"Atomik Aztex is hip, bloody, occasionally baffling and often piercingly brilliant." Cherie Parker, Minneapolis Star Tribune
"[A] book so heedlessly imaginative that it often seems ready to burst its pages like a comic-book POW....this is an ambitious, energetic, and fiercely intelligent novel." Emily Barton, Bookforum
"Foster's first novel...leaps fearlessly back and forth from 1940s Stalingrad, where an elite cadre of Aztec warriors is helping the Russians fend off invading Nazis, to 'the frenetic hustle of overcrowded Teknotitlan,' capital of the 'Aztek Socialist Imperium,' to the industrial back alleys of 'some 3rd-class city called Los Angeles.'' Ben Ehrenreich, The Village Voice
"A fine example of alternative fiction with a strong social theme; recommended." Library Journal
"Atomik Aztex combines Latin American magical realism with science-fiction for a story set in an alternate future. The Aztec empire has triumphed, running the world with ruthless, and psychotropically enhanced, efficiency." Elaine Wolff, San Antonio Current
"Hernan Cortes landed in Mexico in 1519; two years later, history tells us, the Aztec civilization fell to the Spanish invaders and was wiped out. Atomik Aztex, the hallucinatory first novel by poet Sesshu Foster, proposes a different reality." Carolyn Juris, San Francisco Chronicle
In the alternate universe of Sesshu Foster's glitteringly surreal first novel, the Aztecs have conquered the European invaders, launching into the world its own culture of totemic powers and blood sacrifices. Zenzontli, the Keeper of the House of Darkness, has fits and visions of a world where things are run by the Europeans, and where consumerism reigns supreme. Aztecs armed with fully automatic weapons and ancient totemic powers conquer and colonize 1940s Europe in Cinemascope and Technicolor, as ghosts of the 20th century world wars emerge from the Farmer John Meat Packing Plant to haunt a contemporary Los Angeles.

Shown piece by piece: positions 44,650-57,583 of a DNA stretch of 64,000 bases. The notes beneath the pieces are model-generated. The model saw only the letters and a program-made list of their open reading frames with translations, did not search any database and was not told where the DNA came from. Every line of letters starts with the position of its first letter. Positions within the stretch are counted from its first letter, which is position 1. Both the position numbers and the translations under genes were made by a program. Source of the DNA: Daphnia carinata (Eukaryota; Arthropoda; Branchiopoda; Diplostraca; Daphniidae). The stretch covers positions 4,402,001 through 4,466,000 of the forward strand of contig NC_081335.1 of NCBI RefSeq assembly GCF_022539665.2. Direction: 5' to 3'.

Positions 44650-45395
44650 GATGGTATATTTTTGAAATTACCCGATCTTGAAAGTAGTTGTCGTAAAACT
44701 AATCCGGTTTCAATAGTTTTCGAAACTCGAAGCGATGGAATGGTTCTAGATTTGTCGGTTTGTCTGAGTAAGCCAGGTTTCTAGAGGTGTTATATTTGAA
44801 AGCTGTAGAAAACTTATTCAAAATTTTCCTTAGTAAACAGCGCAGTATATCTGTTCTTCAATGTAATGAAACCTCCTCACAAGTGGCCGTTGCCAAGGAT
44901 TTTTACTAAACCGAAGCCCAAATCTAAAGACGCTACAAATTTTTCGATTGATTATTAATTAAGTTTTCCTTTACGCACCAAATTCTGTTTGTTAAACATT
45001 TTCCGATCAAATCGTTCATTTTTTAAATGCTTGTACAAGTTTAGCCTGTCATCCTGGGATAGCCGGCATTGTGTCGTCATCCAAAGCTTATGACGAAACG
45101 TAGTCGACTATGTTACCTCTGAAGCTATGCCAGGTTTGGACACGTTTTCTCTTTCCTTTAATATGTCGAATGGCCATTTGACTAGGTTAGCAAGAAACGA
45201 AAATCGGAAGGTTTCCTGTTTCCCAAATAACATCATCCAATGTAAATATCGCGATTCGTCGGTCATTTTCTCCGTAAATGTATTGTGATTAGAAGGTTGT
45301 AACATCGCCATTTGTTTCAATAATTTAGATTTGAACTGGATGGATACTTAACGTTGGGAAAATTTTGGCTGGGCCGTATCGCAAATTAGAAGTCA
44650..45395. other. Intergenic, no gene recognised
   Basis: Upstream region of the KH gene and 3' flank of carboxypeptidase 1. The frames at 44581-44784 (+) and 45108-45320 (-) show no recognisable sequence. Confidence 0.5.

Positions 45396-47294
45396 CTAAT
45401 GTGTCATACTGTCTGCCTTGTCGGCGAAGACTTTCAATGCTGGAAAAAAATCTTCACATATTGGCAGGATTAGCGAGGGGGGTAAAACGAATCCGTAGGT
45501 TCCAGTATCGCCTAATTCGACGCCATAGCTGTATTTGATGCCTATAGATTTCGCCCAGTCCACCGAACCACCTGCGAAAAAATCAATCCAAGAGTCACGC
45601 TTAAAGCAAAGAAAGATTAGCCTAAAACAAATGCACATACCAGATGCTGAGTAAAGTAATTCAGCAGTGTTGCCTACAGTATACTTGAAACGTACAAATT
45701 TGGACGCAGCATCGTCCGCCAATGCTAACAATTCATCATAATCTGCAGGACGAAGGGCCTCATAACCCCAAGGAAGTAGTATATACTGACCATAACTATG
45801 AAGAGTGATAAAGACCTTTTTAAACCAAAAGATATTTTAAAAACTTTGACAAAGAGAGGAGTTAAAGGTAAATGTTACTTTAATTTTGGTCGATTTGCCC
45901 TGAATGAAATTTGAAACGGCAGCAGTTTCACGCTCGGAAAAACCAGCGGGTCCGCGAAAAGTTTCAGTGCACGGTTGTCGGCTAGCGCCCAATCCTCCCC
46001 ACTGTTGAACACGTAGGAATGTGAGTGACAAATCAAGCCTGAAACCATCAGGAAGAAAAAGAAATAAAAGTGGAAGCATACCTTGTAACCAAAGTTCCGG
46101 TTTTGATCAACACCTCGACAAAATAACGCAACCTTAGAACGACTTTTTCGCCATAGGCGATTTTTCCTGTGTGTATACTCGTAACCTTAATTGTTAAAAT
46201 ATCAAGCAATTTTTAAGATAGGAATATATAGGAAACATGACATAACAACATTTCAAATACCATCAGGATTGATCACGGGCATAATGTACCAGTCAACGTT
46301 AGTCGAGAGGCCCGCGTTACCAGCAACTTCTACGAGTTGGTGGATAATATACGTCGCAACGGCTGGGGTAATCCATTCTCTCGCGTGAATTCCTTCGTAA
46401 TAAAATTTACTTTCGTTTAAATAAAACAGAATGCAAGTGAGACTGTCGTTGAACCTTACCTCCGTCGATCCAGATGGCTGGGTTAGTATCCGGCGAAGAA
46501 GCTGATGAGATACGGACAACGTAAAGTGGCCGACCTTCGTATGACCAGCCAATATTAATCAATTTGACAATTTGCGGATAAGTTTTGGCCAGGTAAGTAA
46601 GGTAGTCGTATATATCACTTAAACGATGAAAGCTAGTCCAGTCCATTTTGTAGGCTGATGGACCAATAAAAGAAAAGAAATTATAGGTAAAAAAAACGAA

A fantastical gonzo Aztlan mythology, where modern Aztecs and immigrant ghosts uncover blood sacrifice in Los Angeles.
In the alternate universe of this glitteringly surreal first novel, the Aztecs rule, having conquered the European invaders. Zenzontli, Keeper of the House of Darkness, is visited by visions of a parallel world run by the Europeans, where consumerism reigns supreme. Aztecs armed with automatic weapons, totemic powers and blood sacrifice conquer and colonize 1940s Europe, as ghosts of the world wars emerge to haunt contemporary Los Angeles.
Atomik Aztex is a hilarious read. A potent concoction, with influences from graphic novels, along with Ishmael Reed’s Mumbo Jumbo, the paranoia of Philip K. Dick and William Burroughs, and an outrageous cyber-Aztlán mix reminiscent of Guillermo Gómez-Peña.
Sesshu Foster is the author of the critically acclaimed City Terrace Field Manual.
About the Author
Author of City Terrace Field Manual(Kaya Press, 1996), and Angry Days (West End Press, 1987), Sesshu Foster still teaches literature and composition in East L.A., where he grew up. His poetry has been published in numerous anthologies and journals, and he is a sought-after commentator on cultural issues and practices. This is his first novel.